While we are all cheering President Obama’s mention of gay rights during his second inaugural speech, Autum Sandeen provides us with an appropriate, sobering reminder that there’s still work for us to do to ensure that everyone in our community is included.
…words matter. By using the term “gay rights” instead of “lesbian, gay, bisexual, and transgender rights,” [President Obama] did not take the opportunity to talk about LGBT civil rights to a national audience. President Obama — unlike with gay civil rights issues — only speaks the terms “bisexual” and “transgender” to LGBT audiences, and doesn’t even mention his administration’s trans specific accomplishments to LGBT audiences.
The lack of rhetorical inclusion of trans people in the second inaugural speech means that President Obama isn’t including the vision of equality for trans people in the national civil rights dialogue in the same way he’s included the vision of equality for gay people in that dialogue.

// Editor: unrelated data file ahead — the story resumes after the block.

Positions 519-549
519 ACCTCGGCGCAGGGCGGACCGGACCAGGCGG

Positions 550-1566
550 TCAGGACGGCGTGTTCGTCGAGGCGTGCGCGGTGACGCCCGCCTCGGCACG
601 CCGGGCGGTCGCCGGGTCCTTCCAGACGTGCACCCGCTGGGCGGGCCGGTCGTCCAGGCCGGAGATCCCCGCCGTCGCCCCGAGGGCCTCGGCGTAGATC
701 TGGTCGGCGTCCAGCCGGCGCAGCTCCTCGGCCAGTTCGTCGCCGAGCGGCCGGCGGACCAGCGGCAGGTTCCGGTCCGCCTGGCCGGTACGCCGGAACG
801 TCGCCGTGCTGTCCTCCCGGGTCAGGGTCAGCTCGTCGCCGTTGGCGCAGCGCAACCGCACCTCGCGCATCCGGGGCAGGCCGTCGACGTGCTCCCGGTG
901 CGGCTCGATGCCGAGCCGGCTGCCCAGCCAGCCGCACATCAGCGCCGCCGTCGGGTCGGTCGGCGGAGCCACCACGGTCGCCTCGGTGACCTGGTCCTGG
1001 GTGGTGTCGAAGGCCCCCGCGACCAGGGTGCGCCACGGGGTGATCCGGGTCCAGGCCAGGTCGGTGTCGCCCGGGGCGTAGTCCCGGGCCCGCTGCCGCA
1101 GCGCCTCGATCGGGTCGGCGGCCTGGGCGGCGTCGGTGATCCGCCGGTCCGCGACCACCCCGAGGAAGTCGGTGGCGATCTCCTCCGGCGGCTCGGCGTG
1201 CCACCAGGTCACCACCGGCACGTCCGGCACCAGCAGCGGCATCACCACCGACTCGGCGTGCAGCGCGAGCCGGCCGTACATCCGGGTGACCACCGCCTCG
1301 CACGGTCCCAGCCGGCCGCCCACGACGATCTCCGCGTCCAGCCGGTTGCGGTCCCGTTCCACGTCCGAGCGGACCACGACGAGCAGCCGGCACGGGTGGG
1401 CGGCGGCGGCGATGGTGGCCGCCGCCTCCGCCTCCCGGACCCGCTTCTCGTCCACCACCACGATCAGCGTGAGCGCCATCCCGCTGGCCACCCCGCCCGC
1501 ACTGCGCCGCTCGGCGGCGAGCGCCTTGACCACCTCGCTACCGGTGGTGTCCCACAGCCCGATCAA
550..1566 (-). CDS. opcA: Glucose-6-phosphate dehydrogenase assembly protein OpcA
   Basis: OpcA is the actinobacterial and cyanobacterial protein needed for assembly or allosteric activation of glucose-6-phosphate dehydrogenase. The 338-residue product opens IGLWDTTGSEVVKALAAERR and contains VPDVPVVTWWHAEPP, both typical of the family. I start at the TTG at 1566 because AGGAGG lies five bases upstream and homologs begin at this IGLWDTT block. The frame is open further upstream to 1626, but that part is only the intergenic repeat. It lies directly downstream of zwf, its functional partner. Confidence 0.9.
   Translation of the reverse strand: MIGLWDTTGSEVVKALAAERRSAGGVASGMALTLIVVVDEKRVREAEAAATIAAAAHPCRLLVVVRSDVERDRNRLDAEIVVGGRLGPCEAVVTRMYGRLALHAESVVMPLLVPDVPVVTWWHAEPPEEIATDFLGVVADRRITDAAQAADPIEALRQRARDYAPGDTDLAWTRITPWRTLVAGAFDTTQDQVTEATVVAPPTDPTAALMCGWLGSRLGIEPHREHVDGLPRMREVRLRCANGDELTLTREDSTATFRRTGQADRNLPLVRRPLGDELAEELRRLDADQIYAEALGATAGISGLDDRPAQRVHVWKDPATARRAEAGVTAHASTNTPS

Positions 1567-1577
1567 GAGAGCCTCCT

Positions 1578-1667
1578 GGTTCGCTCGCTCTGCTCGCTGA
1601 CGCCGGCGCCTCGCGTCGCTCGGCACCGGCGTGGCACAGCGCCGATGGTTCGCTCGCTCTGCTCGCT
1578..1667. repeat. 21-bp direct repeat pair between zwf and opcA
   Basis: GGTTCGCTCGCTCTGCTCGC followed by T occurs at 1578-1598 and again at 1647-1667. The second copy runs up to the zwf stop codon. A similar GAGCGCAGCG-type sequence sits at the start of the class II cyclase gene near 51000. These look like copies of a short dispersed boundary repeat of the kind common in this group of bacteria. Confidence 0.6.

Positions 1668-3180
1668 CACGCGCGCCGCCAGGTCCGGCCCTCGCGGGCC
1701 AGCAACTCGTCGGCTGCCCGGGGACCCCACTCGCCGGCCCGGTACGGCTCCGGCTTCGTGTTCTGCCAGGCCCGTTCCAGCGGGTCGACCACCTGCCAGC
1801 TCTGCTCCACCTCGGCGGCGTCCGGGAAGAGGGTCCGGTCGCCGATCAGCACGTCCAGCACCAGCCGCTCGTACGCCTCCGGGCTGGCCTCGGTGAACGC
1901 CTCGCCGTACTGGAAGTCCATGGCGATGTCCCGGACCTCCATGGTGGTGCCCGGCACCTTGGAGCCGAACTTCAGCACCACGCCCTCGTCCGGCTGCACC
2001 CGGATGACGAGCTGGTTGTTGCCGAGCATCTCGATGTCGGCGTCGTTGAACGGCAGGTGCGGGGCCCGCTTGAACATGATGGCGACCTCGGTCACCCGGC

I don’t think that it will be a big shocker to anyone that the exclusion of transgender, and even bisexual, people in the talking points and speeches is a move that is a calculated one. Politicos and even some gay and lesbian activists see mentioning transgender people as scaring away support that we are just begining to gain. But we shouldn’t pass over our transgender brothers and sisters so easily, nor should we let others pass them over either. By speaking about transgender people as what they are; people, we take away some of the fear-factors. By including them, we help combat the image of the manish-woman that anti-trans activists so often want to use in order to frighten the general public. By including them, we help to combat their exclusion from society and rights. Equality for all does mean equality for all.